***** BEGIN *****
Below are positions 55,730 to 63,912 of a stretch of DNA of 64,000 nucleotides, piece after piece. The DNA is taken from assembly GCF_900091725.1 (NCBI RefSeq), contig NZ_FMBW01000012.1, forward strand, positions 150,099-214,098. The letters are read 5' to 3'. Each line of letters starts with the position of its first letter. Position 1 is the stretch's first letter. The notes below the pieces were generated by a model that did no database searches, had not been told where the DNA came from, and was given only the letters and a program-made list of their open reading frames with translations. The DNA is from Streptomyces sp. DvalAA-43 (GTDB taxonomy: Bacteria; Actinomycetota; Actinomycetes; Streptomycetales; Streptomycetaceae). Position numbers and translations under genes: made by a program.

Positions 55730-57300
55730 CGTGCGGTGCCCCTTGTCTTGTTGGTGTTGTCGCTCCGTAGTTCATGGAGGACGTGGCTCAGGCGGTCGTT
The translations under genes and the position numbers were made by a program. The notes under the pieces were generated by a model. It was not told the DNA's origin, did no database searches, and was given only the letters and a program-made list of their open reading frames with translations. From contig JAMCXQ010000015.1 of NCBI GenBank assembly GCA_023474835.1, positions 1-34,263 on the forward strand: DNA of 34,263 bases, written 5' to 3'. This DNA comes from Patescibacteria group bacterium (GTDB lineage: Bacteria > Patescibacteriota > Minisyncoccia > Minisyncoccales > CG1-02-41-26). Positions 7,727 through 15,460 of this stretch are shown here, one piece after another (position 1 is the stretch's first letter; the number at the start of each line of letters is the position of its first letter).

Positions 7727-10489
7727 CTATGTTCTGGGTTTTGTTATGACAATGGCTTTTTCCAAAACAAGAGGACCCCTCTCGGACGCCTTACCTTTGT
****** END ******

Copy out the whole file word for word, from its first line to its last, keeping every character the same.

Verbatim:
Below are positions 55,730 to 63,912 of a stretch of DNA of 64,000 nucleotides, piece after piece. The DNA is taken from assembly GCF_900091725.1 (NCBI RefSeq), contig NZ_FMBW01000012.1, forward strand, positions 150,099-214,098. The letters are read 5' to 3'. Each line of letters starts with the position of its first letter. Position 1 is the stretch's first letter. The notes below the pieces were generated by a model that did no database searches, had not been told where the DNA came from, and was given only the letters and a program-made list of their open reading frames with translations. The DNA is from Streptomyces sp. DvalAA-43 (GTDB taxonomy: Bacteria; Actinomycetota; Actinomycetes; Streptomycetales; Streptomycetaceae). Position numbers and translations under genes: made by a program.

Positions 55730-57300
55730 CGTGCGGTGCCCCTTGTCTTGTTGGTGTTGTCGCTCCGTAGTTCATGGAGGACGTGGCTCAGGCGGTCGTT
The translations under genes and the position numbers were made by a program. The notes under the pieces were generated by a model. It was not told the DNA's origin, did no database searches, and was given only the letters and a program-made list of their open reading frames with translations. From contig JAMCXQ010000015.1 of NCBI GenBank assembly GCA_023474835.1, positions 1-34,263 on the forward strand: DNA of 34,263 bases, written 5' to 3'. This DNA comes from Patescibacteria group bacterium (GTDB lineage: Bacteria > Patescibacteriota > Minisyncoccia > Minisyncoccales > CG1-02-41-26). Positions 7,727 through 15,460 of this stretch are shown here, one piece after another (position 1 is the stretch's first letter; the number at the start of each line of letters is the position of its first letter).

Positions 7727-10489
7727 CTATGTTCTGGGTTTTGTTATGACAATGGCTTTTTCCAAAACAAGAGGACCCCTCTCGGACGCCTTACCTTTGT